By Christine Salins
101 Things You Thought You Knew About the Titanic... But Didnít!
By Tim Malton with Eloise Aston (Wakefield Press, $24.95, softcover, 300 pages)
Fact or fiction:
Titanic was on fire when she left Southampton? Yes.
Titanic was the fastest ship in the world in 1912? No.
Titanic was the largest ship in the world in 1912. Yes, but only just.
You’ve probably heard all the rumours about the Titanic, some of them myths, others true or with an element of truth.
†† Tim Maltin, an avid student of the Titanic story for 25 years, sets out in this book to dispel the myths and tell what really happened on the night the Titanic collided with an iceberg and sank on her maiden voyage in April 1912.
Maltin is working on his magnum opus, the definitive account of what happened that night, but in the meantime he has produced this smaller book setting out 101 statements about the Titanic and systematically outlining a response to each one.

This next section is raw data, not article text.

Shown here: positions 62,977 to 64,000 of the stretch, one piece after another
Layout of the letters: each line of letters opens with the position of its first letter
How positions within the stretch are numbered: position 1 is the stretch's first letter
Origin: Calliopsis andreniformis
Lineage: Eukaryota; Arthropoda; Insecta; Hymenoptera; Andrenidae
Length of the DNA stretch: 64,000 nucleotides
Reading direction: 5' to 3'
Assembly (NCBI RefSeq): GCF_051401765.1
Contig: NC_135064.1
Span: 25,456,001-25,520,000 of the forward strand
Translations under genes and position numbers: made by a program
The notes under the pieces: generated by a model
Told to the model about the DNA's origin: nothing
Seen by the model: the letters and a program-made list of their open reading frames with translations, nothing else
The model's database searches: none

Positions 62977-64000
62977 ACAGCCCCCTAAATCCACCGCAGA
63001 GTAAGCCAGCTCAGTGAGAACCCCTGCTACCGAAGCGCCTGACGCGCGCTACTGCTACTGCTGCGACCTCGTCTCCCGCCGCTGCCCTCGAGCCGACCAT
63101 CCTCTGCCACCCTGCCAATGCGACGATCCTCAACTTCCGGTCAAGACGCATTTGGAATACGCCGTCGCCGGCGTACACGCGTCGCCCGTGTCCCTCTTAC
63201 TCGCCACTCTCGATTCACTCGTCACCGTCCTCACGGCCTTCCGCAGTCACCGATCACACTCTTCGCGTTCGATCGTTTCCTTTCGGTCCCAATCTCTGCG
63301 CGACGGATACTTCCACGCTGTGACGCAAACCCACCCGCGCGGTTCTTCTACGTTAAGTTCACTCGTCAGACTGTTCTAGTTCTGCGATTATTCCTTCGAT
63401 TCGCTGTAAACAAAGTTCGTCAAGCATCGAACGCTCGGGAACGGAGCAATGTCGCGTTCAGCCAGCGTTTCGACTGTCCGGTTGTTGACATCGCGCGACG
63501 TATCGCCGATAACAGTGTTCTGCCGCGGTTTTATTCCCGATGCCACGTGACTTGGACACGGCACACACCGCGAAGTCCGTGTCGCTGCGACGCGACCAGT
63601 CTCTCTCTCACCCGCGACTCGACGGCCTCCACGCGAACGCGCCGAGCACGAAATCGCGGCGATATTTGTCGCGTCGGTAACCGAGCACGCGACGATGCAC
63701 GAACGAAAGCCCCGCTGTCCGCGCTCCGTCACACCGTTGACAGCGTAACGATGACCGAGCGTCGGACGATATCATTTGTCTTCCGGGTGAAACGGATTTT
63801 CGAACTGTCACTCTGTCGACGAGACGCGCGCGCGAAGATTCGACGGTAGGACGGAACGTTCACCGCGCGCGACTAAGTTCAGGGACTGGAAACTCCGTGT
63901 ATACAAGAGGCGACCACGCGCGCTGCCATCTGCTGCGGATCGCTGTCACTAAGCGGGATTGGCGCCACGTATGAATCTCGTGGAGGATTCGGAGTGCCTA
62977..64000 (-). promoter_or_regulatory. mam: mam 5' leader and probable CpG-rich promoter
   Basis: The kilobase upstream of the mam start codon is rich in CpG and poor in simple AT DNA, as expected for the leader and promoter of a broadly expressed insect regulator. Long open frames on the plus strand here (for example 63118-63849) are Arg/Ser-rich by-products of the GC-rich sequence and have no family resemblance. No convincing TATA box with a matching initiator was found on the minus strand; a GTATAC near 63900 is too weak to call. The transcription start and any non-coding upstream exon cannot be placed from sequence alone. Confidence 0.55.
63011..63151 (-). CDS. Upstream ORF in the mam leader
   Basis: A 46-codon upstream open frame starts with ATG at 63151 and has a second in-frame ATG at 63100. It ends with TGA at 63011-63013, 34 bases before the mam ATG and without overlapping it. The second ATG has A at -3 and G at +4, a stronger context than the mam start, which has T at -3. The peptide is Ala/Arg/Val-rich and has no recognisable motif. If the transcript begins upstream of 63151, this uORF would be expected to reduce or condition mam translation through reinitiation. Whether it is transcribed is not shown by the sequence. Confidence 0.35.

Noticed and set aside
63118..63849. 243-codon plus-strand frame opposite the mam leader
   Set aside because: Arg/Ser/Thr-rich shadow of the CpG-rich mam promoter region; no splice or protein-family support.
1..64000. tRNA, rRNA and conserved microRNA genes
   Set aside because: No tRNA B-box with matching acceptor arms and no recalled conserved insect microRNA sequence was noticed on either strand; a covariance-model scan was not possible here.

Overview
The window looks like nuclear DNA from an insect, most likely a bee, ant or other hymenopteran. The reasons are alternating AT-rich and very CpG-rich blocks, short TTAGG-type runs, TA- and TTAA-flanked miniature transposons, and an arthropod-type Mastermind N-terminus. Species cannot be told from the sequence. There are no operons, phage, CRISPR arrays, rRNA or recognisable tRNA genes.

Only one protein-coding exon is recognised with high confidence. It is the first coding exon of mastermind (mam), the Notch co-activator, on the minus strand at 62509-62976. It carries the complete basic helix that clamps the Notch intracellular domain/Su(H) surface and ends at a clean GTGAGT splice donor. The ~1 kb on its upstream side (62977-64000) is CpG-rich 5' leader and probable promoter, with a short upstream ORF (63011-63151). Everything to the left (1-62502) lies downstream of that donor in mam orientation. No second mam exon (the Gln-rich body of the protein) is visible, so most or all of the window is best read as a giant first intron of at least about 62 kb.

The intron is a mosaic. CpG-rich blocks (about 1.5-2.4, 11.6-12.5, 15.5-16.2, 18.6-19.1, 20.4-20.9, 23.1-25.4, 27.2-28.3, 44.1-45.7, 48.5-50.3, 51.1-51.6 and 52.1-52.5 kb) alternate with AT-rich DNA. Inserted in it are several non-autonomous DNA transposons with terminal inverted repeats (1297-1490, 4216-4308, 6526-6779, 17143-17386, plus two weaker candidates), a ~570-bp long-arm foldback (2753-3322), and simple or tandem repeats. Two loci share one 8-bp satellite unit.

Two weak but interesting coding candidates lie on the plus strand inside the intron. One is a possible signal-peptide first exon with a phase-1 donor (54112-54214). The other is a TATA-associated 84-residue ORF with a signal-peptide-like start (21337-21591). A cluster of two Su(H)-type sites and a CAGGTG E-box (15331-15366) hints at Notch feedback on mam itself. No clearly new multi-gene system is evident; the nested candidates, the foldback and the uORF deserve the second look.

In the author’s own words, it is not intended to be the final word on any of the 101 points, but it’s a good read, easy to pick up and put down whenever you have a few minutes to spare.
Descriptions of individual experiences on the night of the disaster are included, along with responses to questions that were documented at the US and British inquiries into the disaster.
Maltin sets the record straight on rumours that there weren’t enough lifeboats on board (true, the open promenade decks were a selling point for the ship), that the lookouts didn’t spot the iceberg because they weren’t given binoculars (false), and that the ship was trying to take the shortest route to New York (it was in fact on a longer route).
If you happened to catch the Titanic exhibition when it was in Melbourne last year, you’ll be particularly interested to add this book to your reading list.
To find out more about Christine Salins click here.